Backbends help us to feel and to find the back of our bodies. The back is often an unknown area as it can’t be seen. And yet to create a more complete sense of ourselves, we use yoga to experience our whole body and to create a fuller awareness of how to be balanced.
This sequence uses the wall or floor as support where possible to help us hold focus. But with backbends, we also need to be mentally disciplined to keep searching for the sensations behind us. It comes with practice.
Start in Supta Virasana over a support to open the back of the chest and to open the front of the thighs in preparation for backbends. If unable to go all the way back, you can sit in Virasana and just lean back onto your forearms to where you can, using your arms as support.
Come down onto your mat and turn towards the wall. Place the hands on the floor against the wall, and then press back into Adho Mukha Svanasana (Dog Pose).
Prepare now for Full Arm Balance, either walking up the wall or up into the full pose. Feel the hands on the floor, and the heels against the wall for contact reference. Bring evenness between the two sides.
We now come into some backbends.
Start in Adho Mukha Svanasana and move forward into Urdhva Mukha Svanasana (Upward Facing Dog Pose). Repeat this transition twice. Notice the shift in body weight from the legs towards the arms, still keeping attention in the backs of the knees and thighs.
Salabhasana (Locust Pose) where we lift against gravity, strengthening the paraspinal muscles whilst keeping the spine long, legs active. Keep the knees straight.
Dhanurasana: bend the knees to 90 degrees and, first without holding the ankles, lift the thighs and chest off the floor. Feel how the buttocks need to engage to lift the legs up. Then hold the ankles, and lift the thighs off the floor and use the pull of the feet onto the arms to draw the chest up.
Take a few breaths in between, quieten the eyes, and feel how the back of the body starts to come alive.
Come up onto your knees for Ustrasana, placing the knees and lower pelvis against the wall for direction, to remind us to keep the hips forward and the backs of the knees open as we arch the trunk backwards.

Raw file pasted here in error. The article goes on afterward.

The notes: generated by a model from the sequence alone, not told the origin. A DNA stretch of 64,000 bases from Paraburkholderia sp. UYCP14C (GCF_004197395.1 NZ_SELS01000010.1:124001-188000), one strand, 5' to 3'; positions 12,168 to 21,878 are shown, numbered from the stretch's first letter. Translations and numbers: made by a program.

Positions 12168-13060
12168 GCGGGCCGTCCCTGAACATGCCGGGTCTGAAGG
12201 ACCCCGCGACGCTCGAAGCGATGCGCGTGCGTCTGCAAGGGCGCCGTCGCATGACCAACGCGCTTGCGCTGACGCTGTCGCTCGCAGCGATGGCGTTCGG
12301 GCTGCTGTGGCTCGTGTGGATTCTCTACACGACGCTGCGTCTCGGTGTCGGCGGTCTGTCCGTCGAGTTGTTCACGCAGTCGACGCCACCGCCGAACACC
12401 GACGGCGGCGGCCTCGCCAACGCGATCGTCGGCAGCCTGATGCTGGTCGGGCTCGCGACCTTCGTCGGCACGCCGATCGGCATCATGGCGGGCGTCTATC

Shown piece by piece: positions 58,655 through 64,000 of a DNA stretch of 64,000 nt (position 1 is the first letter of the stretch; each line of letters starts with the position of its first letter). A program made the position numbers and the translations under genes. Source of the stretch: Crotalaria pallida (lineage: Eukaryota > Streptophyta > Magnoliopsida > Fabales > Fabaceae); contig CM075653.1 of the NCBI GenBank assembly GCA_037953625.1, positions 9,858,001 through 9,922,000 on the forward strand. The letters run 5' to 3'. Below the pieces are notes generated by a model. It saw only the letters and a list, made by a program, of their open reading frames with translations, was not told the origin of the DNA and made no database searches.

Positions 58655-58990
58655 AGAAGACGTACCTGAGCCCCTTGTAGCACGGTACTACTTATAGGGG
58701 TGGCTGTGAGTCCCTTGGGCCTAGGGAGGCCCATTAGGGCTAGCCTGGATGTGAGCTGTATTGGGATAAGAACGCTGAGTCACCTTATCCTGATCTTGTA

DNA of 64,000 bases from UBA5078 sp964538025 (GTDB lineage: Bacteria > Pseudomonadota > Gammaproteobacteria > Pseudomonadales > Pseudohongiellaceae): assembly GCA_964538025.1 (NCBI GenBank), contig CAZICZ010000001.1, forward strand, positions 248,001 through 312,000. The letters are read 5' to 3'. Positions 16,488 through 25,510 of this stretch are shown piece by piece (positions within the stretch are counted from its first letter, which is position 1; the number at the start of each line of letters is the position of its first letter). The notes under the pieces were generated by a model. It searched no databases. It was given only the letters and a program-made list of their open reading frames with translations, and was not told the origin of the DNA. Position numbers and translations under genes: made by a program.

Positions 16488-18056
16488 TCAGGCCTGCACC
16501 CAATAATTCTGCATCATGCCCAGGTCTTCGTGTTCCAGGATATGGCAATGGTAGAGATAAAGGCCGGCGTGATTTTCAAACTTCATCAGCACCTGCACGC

Chatushpadasana – a similar action, but this time contained as you need to lift against gravity. The back muscles need to engage, the back ribs drawing up towards the chest.
Repeat Chatushpadasana, or now prepare for Urdhva Dhanurasana, the full pose, with hands onto blocks placed against the wall. Have them flat or on their sides, depending on how much support you need for the chest to lift up.
Build on the lift that is now coming in the pose, conscious of the hands on the blocks and feet placed evenly on the floor. Keep aware of your base, even as you lift up into a full back arch. Side hips up, back of the knees open.
Then lie back for Supta Padangusthasana 1 and 2. Place a block on either side of each hip and loop a belt around the heel of the upward leg. This helps to “ground” the legs, bringing them back into the pelvis and we can then release the back muscles by broadening them out to the side as you go to the second variation.
Then take a bolster or a few folded blankets and fold your support placing a small section up the wall. Lie back with the heels against the wall, and the back pelvis resting on the bolster, shoulders to the floor.
Slide back at the end and rest the crossed ankles onto the bolster and stay here in Savasana until the breath quietens and you come back to quietness in the face and eyes.